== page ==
If you think about it, the whole "windows," "folders" and "tabs" method we use to interact with computers is a two-dimensional metaphor for a three-dimensional concept. But what if we got to reach into the screen and move all that stuff around with our hands?
That kind of gesture-based computer interface could be beautiful, if you take the work of MIT grad student Jinha Lee as any indication. He recently presented his 3D Desktop interface at the TED conference in Long Beach, California (a technology we took note about a year ago). The 3D Desktop relies on a transparent LED display and two cameras that track the user's hand gestures and eyes. Lee also showed off a collapsible pen that moves, virtually, deep through a display so that the user can draw real three-dimensional designs.
It will be a very long time before computer interfaces like these become a reality. Before we're invited to reach inside a monitor sitting on a desk, we will be given a chance to control computers with our hands by pointing, flicking, pinching, waving and grabbing in mid-air to accomplish even mundane computing tasks. Two hotly anticipated "gesture-based" devices will be sold to consumers this year.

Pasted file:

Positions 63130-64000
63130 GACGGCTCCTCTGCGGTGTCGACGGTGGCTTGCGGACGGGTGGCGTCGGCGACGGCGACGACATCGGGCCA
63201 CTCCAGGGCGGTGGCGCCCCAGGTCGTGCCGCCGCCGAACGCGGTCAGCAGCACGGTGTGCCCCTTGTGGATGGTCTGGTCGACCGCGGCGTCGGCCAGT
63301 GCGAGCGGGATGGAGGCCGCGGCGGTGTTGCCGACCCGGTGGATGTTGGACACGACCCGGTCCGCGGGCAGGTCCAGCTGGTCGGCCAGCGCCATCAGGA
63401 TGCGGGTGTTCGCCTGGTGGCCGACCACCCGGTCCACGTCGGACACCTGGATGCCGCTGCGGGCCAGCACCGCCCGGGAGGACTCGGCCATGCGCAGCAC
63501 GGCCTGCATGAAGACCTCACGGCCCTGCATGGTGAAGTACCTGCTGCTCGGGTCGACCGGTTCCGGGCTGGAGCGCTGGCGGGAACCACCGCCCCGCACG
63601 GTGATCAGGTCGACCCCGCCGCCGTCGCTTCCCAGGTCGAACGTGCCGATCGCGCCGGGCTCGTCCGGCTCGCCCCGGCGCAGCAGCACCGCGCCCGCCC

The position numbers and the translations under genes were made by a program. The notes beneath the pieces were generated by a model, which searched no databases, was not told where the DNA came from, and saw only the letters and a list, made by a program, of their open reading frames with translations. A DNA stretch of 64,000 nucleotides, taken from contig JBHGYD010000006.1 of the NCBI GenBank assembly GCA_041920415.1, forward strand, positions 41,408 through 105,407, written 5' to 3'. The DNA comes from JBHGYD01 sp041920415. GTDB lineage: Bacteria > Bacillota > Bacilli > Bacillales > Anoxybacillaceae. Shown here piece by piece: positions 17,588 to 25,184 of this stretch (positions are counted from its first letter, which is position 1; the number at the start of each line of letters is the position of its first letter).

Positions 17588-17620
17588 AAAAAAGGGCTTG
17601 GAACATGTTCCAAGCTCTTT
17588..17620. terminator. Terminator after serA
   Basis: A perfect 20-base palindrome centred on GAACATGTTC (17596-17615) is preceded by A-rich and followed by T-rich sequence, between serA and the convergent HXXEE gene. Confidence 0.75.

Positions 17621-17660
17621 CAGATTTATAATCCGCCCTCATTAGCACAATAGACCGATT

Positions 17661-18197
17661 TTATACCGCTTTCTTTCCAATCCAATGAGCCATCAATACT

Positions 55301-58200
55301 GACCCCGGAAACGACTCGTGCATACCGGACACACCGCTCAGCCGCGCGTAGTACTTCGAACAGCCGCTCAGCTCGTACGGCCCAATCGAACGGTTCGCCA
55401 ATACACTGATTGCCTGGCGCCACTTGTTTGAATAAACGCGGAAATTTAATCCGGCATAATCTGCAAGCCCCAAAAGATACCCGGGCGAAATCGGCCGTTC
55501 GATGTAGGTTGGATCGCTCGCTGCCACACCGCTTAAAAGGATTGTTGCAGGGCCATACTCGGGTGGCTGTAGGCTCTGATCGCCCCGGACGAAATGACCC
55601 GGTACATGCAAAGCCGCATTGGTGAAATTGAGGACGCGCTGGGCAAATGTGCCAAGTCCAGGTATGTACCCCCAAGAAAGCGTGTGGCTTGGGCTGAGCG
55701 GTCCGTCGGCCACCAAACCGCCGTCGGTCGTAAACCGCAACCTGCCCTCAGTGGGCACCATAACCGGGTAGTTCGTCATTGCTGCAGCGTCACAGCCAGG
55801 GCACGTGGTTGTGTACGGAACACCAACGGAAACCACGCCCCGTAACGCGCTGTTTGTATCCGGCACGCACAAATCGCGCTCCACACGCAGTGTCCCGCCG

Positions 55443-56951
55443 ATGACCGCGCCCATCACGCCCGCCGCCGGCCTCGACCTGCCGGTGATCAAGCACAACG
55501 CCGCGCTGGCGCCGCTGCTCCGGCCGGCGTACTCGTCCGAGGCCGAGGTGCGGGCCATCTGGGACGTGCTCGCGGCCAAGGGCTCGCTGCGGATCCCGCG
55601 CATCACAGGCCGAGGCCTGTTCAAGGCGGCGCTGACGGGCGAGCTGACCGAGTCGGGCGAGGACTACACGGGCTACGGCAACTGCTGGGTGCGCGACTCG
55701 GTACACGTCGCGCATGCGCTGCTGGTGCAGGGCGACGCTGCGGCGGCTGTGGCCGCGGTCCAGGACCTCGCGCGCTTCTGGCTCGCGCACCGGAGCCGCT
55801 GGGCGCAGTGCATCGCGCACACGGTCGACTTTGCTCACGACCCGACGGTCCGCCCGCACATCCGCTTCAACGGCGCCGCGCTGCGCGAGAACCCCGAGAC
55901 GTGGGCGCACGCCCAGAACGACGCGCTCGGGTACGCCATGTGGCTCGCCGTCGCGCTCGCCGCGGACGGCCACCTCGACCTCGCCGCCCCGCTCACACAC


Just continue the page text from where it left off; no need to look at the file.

The first, the $79.99 Leap Motion Controller, will become available in May. A small, distinctly Apple-like aluminum device sits in front of the monitor and uses two cameras and three infrared LEDs to track subtle finger motions in the three-foot space around the computer. Though the concept is similar, the Leap Motion Controller is far more sensitive than Microsoft's Kinect, and its applications go far beyond gaming.
Another new motion-based computer interface is the $149 Thalmic Labs Myo arm band, due later this year. Sensors in the Bluetooth band measure electric impulses in your arm muscles to determine what motions you're making towards your computer.
Though its unlikely that any of these alternative interfaces will supplant the good old mouse and keyboard (or trackpad), these elegant options take up little space and could aid in fitting our computers into our lives and homes in a more seamless and organic way.
As a child, Rachel Rosmarin pretended to be Penny Gadget (niece of Inspector) and toted around an imaginary book-shaped computer and connected wristwatch. When she grew up, she became a technology journalist.
Read more from Rachel »